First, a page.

Here's an easy way to use geranium oil: In a bottle, mix 7 to 10 drops of this essential oil with 5 teaspoons of jojoba oil, and shake well. You can rub this oil combination on your temples and hairline as a gentle facial massage to relieve stress and lift your spirits. back to top

Lavender
Lavender is an evergreen shrub with spikes of bluish-purple flowers on long stems. Its oil is colorless or sometimes pale yellow, and it has a calming effect when used in aromatherapy. Lavender is one of the most popular scents used in aromatherapy. Many people use it to calm down and relax. In fact, lavender is even used in many hospitals to help women relax while giving birth.

One easy way to enjoy the benefits of lavender is simply to burn lavender-scented aromatherapy candles. You can find them at specialty candle stores as well as most health-food stores. back to top

Juniper berry
A small evergreen tree grown in North American, Europe, and Asia, juniper berry has a rich, floral scent that is slightly musky. It tends to have a relaxing and warming effect when used in aromatherapy. Many practitioners rub a combination juniper berry oil and base oil on people's skin to help ease the body and muscle aches.

Juniper berry can give off a strong odor, so you may want to use it in small amounts. It can also be blended with bergamot and sandalwood to temper the strong odor.

After a stressful day or before a big event, add 8 to 10 drops of juniper berry oil to your bath water. While you gently soak in the tub, the scent of juniper berry will warm your aching muscles and help you relax. back to top

Patchouli
Patchouli is a medium-sized plant with egg-shaped leaves that give off that familiar patchouli scent when rubbed. The oil is dark brown, and its scent is earthy and musky. You may notice that patchouli oil smells strong at first, but then seems to soften. Patchouli tends to have a warming and stimulating effect when used in aromatherapy. Many people use patchouli oil as an everyday scent in place of perfume.

To learn how to use it to create your own signature scent, check out Make Your Own Aromatherapy Perfume. back to top

Sandalwood
Grown in Asia, sandalwood is an evergreen tree that produces a yellowish liquid. Sandalwood has a soft, sweet scent that tends to be calming on the nerves. It is often used professionally to help ease the symptoms of depression.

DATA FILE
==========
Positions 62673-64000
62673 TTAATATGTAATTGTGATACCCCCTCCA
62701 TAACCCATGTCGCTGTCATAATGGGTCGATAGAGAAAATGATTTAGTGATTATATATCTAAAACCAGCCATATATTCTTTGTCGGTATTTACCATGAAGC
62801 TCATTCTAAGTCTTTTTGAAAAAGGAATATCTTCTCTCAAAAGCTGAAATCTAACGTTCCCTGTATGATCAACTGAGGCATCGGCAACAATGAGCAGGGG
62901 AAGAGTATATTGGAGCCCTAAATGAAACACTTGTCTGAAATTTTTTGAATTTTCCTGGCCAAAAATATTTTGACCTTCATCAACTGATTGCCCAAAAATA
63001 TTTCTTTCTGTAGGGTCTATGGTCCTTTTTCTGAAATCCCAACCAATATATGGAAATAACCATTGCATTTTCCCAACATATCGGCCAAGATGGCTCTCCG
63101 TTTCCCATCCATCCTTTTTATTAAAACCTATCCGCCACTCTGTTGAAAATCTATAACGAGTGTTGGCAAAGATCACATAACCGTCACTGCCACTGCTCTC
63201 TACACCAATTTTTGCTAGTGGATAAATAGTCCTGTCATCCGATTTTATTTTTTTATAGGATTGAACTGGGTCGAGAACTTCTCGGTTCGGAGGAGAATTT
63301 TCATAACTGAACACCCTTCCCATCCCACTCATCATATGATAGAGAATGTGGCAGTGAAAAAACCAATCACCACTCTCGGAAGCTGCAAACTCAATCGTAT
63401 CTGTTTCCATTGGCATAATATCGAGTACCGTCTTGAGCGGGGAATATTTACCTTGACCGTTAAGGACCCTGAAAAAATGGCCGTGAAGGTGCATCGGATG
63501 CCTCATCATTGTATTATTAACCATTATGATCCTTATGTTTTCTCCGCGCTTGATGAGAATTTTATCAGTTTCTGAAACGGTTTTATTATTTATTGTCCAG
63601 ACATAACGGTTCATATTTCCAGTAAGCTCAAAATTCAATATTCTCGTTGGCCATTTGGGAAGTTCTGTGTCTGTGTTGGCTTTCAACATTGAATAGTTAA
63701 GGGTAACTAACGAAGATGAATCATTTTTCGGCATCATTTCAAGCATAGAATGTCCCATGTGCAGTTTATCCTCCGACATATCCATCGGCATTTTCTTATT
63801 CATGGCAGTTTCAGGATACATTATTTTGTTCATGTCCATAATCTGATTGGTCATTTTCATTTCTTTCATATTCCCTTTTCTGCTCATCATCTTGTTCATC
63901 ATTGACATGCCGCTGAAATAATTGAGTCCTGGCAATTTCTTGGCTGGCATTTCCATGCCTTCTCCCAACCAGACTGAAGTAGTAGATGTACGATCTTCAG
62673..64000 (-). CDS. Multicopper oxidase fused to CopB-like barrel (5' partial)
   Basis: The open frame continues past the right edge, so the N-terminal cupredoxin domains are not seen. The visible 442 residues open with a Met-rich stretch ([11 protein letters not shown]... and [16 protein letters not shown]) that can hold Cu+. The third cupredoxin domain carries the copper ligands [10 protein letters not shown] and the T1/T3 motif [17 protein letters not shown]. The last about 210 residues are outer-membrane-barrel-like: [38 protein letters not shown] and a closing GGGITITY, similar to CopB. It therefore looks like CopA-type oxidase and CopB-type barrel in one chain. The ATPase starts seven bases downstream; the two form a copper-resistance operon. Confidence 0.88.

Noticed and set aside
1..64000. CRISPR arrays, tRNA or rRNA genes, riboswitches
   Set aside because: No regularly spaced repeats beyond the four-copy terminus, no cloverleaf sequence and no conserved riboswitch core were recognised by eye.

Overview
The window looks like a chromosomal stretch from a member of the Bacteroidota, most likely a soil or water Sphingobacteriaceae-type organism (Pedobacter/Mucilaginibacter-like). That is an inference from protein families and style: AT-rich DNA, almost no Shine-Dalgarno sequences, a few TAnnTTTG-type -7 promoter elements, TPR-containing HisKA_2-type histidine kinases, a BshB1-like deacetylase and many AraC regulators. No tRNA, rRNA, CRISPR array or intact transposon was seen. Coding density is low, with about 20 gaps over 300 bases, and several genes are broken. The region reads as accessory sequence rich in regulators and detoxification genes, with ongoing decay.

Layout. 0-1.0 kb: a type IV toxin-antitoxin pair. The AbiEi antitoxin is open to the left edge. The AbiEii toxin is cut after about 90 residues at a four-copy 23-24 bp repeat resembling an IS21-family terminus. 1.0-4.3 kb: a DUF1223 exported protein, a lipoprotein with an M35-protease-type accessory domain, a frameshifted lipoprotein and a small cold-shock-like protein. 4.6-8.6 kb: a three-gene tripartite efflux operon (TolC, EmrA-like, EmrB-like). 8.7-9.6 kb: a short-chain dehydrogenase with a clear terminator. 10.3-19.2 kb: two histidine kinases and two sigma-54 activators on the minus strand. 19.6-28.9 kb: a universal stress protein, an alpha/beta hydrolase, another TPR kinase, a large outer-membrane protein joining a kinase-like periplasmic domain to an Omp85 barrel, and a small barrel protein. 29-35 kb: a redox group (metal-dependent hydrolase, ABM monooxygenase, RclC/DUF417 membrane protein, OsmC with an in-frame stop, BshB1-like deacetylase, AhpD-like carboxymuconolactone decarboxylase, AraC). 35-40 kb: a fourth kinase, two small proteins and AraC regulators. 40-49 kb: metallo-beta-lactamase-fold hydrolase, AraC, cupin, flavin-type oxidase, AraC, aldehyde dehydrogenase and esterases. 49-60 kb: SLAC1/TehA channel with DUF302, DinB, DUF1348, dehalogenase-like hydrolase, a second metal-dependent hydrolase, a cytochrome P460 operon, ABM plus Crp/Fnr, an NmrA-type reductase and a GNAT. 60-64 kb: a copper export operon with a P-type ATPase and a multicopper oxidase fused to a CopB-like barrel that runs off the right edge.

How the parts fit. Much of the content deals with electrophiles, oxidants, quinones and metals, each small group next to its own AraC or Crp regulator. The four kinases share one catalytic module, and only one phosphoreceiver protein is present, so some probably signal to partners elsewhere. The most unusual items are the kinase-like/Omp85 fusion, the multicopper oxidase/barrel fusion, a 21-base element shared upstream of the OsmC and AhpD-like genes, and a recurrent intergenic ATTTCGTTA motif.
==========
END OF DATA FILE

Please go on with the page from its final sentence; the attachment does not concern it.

When you're feeling down, dab sandalwood essential oil along your hairline, behind your ears, and on the back of your neck. Find a relaxing place and rest while your skin absorbs the oil and you inhale its scent. This oil can be used straight or mixed with a base oil. However, before using it directly on the skin, be sure to do a skin test on your wrist. back to top

Tea tree
A small tree native to Australia, the tea tree produces a pale yellow oil that smells like medicine. When used in aromatherapy, tea tree oil can have a strong cooling and head-clearing effect on your body.

After a sports event or a long, hot day at the beach, rub a tea tree cream (found in many health-food stores) on tired arms and legs for instant soothing and relief. For this purpose, the cream and gel formulas work better than the oil itself.

Many therapists also recommend using diluted tea tree oil for massage. To make a massage oil, mix 5 to 10 drops of tea tree oil with a base oil, such as jojoba oil. When used straight on the skin, some people develop a mild skin rash or a burning sensation.

Before using, be sure to test a few drops of tea tree oil (mixed with one teaspoon sweet almond or apricot kernel oil) on a small area of the skin, such as the inside of your wrist. Don't apply undiluted tea tree oil to your skin. back to top

 
 
 
Last Modified Date: 3/30/2001